The next table shows the aforementioned cards’ clocks:
PoV/TGT GTX 550 Ti "Beast"
PoV/TGT GTX 550 Ti "Ultra Charged"
PoV/TGT GTX 550 Ti "Charged"
Nvidia Geforce GTX 550 Ti
GTX 550 Ti is based on the 40nm GF116 GPU which sports 192 CUDA cores paired up with the 192-bit memory interface and 1GB of GDDR5 memory.
Reference GTX 550 Ti’s performance didn’t quite thrill Nvidia’s partners, nor us for that matter. Thus you could find both reference and overclocked GTX 550 Ti cards on the shelves and priced about the same.
PoV/TGT used Nvidia’s reference dual-slot cooling for its GTX 550 Ti. The cooler has a large round heatsink with an 80mm fan. This type of cooling has proven to be efficient on Nvidia’s cards and it will do a good job on the GTX 550 Ti as well.
The fan uses a 4-pin connector and you can regulate RPM via MSI’s Afterburner or other similar tools.
The card is about 20cm long and looks quite cute. The 6-pin power connector is at the end of the card.
The memory is cooled by air passing through the heatsink.
GTX 550 Ti Beast card has mini-HDMI but a mini HDMI to HDMI adaptor is shipped with the card.
Just one SLI connector means you can daisy-chain two GTX 550 Ti for improved performance.
Motherboard: EVGA 4xSLI
CPU: Core i7 965 XE (Intel EIST and Vdrop enabled)
Memory: 6GB Corsair Dominator 12800 7-7-7-24
Harddisk: OCZ Vertex 2 100 GB
Power Supply: CoolerMaster Silent Pro Gold 800W
Case: CoolerMaster HAF X
Fan Controler: Kaze Master Pro 5.25"
Operating System: Win7 64-bit
AMD 11.3 CCC
Aliens vs Predator
As far as overclocking, thermals and noise go, we can say that all three parameters are satisfactory. PoV / TGT GTX 550 Ti Beast has 112MHz faster GPU clock and 318MHz (effectively) faster memory. Additional overclock was also good, but we couldn’t expect more given that the card already runs at higher than 1GHz.
Additional overclock increased the GTX 550 Ti Beast’s score by about 5 percent.
Core temperatures didn’t go over 75°C and the fan is pretty quiet.
After our additional overclock, GPU temperature went up by only 2°C and it wasn’t very loud either.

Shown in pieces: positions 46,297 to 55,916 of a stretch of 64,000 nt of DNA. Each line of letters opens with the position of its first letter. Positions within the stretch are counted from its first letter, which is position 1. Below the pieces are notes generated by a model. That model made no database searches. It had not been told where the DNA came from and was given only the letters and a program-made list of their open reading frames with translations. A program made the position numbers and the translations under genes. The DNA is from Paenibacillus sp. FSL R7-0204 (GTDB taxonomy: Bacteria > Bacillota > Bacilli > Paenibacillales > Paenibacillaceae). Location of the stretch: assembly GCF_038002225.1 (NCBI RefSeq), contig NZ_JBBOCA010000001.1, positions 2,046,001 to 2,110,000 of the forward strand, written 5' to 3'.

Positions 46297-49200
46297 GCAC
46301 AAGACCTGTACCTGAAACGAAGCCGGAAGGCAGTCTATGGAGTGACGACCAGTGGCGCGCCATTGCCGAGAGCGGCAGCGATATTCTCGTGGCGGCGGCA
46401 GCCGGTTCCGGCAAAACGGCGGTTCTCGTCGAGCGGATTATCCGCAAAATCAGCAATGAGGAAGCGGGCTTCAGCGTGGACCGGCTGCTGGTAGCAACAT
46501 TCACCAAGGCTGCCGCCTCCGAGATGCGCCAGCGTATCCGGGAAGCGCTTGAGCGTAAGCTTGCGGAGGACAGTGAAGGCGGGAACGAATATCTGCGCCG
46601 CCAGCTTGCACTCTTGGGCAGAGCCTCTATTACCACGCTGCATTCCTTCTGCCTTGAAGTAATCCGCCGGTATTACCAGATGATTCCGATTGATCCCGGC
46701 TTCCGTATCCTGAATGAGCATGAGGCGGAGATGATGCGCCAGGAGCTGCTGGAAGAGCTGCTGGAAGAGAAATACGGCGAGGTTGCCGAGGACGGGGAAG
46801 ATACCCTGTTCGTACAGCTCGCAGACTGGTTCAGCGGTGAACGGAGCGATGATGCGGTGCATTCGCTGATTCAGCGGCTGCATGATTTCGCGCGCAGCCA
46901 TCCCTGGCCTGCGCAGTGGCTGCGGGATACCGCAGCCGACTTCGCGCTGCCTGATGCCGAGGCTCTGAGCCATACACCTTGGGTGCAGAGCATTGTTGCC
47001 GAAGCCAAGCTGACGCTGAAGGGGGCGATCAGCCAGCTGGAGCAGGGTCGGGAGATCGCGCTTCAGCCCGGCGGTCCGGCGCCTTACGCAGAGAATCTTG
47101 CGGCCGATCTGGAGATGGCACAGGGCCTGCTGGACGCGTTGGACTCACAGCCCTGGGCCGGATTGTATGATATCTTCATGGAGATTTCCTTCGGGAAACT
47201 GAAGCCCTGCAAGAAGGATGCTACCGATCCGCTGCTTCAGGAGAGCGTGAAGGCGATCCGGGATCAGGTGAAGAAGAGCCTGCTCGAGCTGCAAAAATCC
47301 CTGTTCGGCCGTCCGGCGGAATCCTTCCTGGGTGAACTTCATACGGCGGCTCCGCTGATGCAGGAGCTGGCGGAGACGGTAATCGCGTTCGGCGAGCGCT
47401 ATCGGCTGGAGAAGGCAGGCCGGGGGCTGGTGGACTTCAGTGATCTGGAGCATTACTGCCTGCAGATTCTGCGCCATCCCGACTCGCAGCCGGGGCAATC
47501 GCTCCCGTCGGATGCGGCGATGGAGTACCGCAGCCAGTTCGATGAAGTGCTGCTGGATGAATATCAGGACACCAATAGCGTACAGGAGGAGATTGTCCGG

Nvidia Geforce GTX 550 Ti was launched to fill out mainstream Geforce 500 series, i.e. the price range between €120 and €150.
Geforce GTX 550 Ti is not a replacement for Geforce GTS 450, although it’s worth mentioning that the latter’s GPU (GF106) is pin to pin compatible with GF116.
We expected to see GTX 550 Ti cards compete with HD 5770 both in price and performance, but Nvidia decided to launch its GTX 550 Ti with a higher price tag. You can find GTX 550 Ti cards for around €120. Unfortunately, the same goes for HD 6850 which is, unfortunately for Nvidia, faster than GTX 550 Ti.
Almost all partners, PoV/TGT included, overclocked their cards in order to juice them up for the performance fight ahead. We tested a special GTX 550 Ti card dubbed the Beast, and the card comes from Point of View and TGT overclocking team. The Beast’s GPU is up from reference 900MHz to 1013MHz while the memory is up from 1026MHz to 1106MHz.
PoV/TGT did a good job with factory overclocking so GTX 550 Ti Beast will be a faithful servant at 1680x1050, as well as at 1920x1080 with maximum settings in most games.
Still, the Beast is plagued by the same downside like the original – it’s price is simply too high when compared to the competition – the HD 6850. PoV/TGT overclocked GTX 550 Ti cards can be found here.
GTX 550 Ti Beast’s cooling keeps temperatures below 75°C, where the fan is almost inaudible, which is great. Just like the reference card, the card boasts two dual-link DVIs and one mini-HDMI connector.
All in all, GTX 550 Ti Beast is a good graphics card that performs well. However, it must be said that it inherited the main negative trait from the original card, which is the price.